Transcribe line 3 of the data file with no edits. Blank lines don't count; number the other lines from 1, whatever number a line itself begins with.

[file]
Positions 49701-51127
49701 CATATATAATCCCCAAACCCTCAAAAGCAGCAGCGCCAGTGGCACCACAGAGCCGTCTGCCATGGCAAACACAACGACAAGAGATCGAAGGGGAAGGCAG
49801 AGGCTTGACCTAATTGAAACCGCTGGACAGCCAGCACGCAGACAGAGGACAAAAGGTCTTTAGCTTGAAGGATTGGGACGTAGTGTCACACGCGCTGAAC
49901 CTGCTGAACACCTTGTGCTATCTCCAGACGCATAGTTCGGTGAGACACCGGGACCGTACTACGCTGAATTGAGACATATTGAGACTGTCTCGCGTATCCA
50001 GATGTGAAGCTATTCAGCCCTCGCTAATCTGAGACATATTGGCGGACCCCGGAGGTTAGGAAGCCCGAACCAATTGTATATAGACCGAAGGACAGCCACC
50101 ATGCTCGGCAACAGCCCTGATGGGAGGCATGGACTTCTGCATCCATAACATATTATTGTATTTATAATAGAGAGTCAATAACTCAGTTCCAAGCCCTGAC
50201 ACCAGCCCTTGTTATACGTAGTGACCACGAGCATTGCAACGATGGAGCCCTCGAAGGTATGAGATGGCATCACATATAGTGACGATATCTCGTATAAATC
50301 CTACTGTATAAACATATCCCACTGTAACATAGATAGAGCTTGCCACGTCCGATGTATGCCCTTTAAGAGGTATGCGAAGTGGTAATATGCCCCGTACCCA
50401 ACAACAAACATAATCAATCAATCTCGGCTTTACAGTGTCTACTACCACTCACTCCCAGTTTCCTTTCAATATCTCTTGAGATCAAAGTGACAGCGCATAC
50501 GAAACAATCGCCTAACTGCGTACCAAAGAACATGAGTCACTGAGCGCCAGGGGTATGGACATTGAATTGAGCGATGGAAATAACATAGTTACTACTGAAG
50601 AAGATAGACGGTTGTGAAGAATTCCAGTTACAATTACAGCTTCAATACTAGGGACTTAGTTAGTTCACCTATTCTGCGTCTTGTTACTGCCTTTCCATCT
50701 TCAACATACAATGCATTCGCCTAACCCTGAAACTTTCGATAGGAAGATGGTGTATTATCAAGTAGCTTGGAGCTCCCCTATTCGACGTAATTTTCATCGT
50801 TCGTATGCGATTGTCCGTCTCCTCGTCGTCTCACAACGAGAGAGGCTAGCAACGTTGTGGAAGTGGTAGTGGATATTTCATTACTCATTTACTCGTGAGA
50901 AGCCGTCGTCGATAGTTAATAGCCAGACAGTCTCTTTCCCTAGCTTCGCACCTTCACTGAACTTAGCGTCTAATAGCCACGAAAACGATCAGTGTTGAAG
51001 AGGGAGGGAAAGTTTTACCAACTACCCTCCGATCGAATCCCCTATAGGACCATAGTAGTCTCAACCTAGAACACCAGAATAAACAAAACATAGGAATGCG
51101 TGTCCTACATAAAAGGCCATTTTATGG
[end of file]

49801 AGGCTTGACCTAATTGAAACCGCTGGACAGCCAGCACGCAGACAGAGGACAAAAGGTCTTTAGCTTGAAGGATTGGGACGTAGTGTCACACGCGCTGAAC